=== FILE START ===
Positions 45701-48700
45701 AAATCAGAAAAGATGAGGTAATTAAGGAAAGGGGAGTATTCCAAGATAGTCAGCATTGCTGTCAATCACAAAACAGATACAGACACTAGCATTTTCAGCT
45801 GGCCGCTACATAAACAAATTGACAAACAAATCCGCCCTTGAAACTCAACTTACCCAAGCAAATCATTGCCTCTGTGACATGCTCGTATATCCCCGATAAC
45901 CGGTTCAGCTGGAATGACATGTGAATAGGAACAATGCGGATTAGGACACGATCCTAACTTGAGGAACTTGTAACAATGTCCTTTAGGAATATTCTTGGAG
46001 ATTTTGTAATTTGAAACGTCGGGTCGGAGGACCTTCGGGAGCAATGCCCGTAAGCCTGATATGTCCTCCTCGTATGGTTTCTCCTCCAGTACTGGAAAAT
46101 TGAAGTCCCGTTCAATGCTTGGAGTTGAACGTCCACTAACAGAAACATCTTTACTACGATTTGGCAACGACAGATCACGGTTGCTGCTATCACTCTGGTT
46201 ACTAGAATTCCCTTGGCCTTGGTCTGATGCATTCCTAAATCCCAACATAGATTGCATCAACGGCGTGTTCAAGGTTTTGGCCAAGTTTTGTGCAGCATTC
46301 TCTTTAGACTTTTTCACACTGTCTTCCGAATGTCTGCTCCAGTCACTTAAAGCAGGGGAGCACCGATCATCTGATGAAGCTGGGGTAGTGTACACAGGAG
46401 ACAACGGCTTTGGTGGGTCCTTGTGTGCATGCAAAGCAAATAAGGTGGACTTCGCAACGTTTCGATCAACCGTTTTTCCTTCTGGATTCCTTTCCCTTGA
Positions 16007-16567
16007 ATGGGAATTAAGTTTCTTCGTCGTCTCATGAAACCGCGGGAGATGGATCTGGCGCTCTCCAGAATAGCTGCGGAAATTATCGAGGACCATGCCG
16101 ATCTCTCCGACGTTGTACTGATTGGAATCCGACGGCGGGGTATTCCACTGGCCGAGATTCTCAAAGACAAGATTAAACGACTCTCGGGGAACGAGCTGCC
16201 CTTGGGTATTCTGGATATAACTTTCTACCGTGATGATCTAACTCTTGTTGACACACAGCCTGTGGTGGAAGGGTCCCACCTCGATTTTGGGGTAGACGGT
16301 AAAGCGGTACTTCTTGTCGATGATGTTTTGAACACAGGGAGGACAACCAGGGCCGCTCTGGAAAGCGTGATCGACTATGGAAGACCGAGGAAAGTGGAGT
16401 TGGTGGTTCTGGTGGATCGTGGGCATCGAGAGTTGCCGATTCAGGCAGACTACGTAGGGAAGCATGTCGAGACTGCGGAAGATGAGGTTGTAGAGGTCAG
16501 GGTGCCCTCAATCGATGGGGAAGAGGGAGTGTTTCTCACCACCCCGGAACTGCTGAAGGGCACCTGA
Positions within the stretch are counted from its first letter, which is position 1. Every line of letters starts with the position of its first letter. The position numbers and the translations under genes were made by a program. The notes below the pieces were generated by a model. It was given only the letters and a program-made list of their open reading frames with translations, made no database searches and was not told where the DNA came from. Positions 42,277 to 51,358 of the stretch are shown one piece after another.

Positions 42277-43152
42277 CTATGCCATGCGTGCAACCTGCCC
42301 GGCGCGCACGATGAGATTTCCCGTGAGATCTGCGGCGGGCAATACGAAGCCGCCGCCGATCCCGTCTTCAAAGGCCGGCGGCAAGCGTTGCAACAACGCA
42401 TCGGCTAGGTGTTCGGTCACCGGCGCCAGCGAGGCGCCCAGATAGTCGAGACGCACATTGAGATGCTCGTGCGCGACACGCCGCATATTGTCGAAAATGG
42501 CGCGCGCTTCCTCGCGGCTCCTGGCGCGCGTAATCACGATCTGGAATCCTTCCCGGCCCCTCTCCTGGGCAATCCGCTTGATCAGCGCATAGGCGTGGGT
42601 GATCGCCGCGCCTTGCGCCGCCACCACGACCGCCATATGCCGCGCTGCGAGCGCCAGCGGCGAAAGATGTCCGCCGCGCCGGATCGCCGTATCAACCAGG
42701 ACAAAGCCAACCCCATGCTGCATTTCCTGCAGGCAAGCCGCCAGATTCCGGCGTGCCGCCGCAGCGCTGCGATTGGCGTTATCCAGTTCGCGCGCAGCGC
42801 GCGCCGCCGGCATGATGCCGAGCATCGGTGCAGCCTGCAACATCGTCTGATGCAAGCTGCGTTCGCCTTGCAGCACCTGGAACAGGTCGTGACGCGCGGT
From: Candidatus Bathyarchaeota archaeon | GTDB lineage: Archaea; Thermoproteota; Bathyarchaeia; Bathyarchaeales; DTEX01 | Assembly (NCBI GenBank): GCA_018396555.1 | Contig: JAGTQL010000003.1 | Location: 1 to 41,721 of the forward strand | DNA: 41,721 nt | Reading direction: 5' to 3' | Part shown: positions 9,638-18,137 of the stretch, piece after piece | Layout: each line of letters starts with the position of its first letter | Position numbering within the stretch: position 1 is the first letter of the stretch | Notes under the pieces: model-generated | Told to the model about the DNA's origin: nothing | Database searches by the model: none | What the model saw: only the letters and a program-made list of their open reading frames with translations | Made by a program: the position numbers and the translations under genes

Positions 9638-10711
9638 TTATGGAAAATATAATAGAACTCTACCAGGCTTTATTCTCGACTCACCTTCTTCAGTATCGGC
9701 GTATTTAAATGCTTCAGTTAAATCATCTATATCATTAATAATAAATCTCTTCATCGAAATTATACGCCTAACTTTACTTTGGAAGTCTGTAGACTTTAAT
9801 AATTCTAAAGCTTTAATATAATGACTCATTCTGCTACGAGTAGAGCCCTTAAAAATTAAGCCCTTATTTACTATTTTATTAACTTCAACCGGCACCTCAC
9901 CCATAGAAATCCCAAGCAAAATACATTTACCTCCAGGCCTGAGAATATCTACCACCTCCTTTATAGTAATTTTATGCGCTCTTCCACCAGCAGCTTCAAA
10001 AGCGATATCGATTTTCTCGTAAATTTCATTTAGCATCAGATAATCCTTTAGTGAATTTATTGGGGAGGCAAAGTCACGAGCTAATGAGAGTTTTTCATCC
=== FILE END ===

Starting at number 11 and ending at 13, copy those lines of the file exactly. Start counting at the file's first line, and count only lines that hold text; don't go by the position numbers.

16007 ATGGGAATTAAGTTTCTTCGTCGTCTCATGAAACCGCGGGAGATGGATCTGGCGCTCTCCAGAATAGCTGCGGAAATTATCGAGGACCATGCCG
16101 ATCTCTCCGACGTTGTACTGATTGGAATCCGACGGCGGGGTATTCCACTGGCCGAGATTCTCAAAGACAAGATTAAACGACTCTCGGGGAACGAGCTGCC
16201 CTTGGGTATTCTGGATATAACTTTCTACCGTGATGATCTAACTCTTGTTGACACACAGCCTGTGGTGGAAGGGTCCCACCTCGATTTTGGGGTAGACGGT